BlogScam AlertWhy is IRS calling me? It might be an IRS Scam.

Why is IRS calling me? It might be an IRS Scam.

Lindsey LaMont

Apr 20, 20233 min read

IRS Scams are becoming smarter, especially through newly available AI software. Learn how to protect yourselves and others.

Tax time has come, and with it come some of the annoying, persistent IRS scams. The Internal Revenue Service (IRS) is warning taxpayers of an uptick in scam activity after the April 15th deadline. It’s important to know how to protect yourself from IRS scams so that you’re not taken advantage of. 

AI Scams

These scams are not new, but with the launch of ChatGPT, an artificial intelligence service that provides detailed responses from a simple prompt. Scammers could use them to compose more believable messages with greater efficiency like building scripts for scam phone calls impersonating IRS. AI has even come so far to have voices that sound like real people that can be interacted with.

The Fake IRS Employee

One of the most common IRS scams involves a scammer posing as an IRS employee and calling you to demand payment for a tax debt. This scammer will often threaten you with arrest, legal action, or other penalties if you don’t pay the debt immediately. Be aware that the IRS will never call you to demand immediate payment over the phone and will never threaten you with arrest or other legal action. 

Phishing for Money

Another common scam involves scammers sending phishing texts that appear to be from the IRS. These messages will usually include a link or attachment that you’re asked to click on or download. This link or attachment may contain malicious software that can steal personal information such as passwords and bank account numbers. Be aware of any emails or texts that appear to be from the IRS and never click on any links or download any attachments from these messages. 

Remember: The IRS may call you, but not without attempting to contact you via mail first. If they call you, they will never demand money. Best practices include visiting your local IRS office or calling into a regional office’s switchboard number, directly from the IRS website.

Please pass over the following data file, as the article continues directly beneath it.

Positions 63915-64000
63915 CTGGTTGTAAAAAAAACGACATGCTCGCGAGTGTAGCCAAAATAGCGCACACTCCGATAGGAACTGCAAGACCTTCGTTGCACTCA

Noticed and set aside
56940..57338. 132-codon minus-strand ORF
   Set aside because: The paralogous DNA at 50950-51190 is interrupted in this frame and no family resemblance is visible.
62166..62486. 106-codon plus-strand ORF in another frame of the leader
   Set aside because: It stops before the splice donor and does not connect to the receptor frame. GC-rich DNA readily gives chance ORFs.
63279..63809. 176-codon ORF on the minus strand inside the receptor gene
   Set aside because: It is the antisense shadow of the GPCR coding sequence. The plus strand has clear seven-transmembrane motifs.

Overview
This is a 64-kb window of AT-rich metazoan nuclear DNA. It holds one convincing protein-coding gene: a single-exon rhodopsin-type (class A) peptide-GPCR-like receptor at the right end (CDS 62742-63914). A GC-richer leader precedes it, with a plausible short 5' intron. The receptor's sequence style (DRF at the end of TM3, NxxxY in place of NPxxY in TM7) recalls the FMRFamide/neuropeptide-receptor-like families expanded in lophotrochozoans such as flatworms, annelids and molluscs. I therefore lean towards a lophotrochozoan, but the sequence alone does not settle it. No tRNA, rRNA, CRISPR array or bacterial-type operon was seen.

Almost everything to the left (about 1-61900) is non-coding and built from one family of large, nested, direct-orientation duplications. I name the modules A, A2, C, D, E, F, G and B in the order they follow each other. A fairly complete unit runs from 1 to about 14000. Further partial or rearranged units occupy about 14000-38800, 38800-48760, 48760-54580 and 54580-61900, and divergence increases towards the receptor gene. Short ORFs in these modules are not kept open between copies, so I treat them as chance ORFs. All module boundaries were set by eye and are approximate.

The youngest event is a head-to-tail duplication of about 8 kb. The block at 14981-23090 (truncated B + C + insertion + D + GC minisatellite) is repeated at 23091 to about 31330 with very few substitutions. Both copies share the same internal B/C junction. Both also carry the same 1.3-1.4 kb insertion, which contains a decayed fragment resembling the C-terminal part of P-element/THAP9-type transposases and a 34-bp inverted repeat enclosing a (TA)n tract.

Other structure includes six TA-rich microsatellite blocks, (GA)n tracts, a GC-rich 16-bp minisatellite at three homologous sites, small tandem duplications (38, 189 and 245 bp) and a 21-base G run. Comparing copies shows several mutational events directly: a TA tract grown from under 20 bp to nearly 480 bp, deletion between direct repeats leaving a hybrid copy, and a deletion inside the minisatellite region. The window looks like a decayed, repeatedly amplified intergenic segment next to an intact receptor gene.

How to fight back against IRS scams

Download Truecaller for your cell phone – this is a free call blocking app that also has intelligent spam and scam protection to detect fake IRS calls, robocalls, telemarketers and other types of unwanted numbers. The app identifies names of international landlines and cell phones numbers.  With messaging scams on the rise, Truecaller’s Smart SMS can filter out and identify scam texts, too!

Truecaller's Premium Feature fights AI with AI! Truecaller Assistant will take any unknown call for you and ask the caller their call intent. When a robocall encounters the Assistant, it automatically hangs up.

If you receive a call from someone claiming to be from the IRS, hang up and call the agency directly at 1-800-829-1040. - Do not click on any links or download any attachments from emails or texts that appear

Fake Websites

A third scam involves the use of fake IRS websites. Scammers will create websites that look like the official IRS website in order to trick taxpayers into entering personal information such as Social Security numbers, bank account numbers, and credit card numbers. If you ever receive a link to an IRS website, it’s best to type the address into your browser directly instead of clicking the link. 

Fake Checks

Finally, there are scammers who will send out fake checks or money orders in the mail. These checks or money orders will usually be made out to you and will often appear to be from the IRS. The scammers will ask you to deposit the check and then call them back with the information so they can process the payment. Be aware that the IRS will never send you checks or money orders in the mail. As you can see, there are a variety of IRS scams out there and it’s important to be aware of them.

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Lindsey LaMont

Apr 20, 20233 min read

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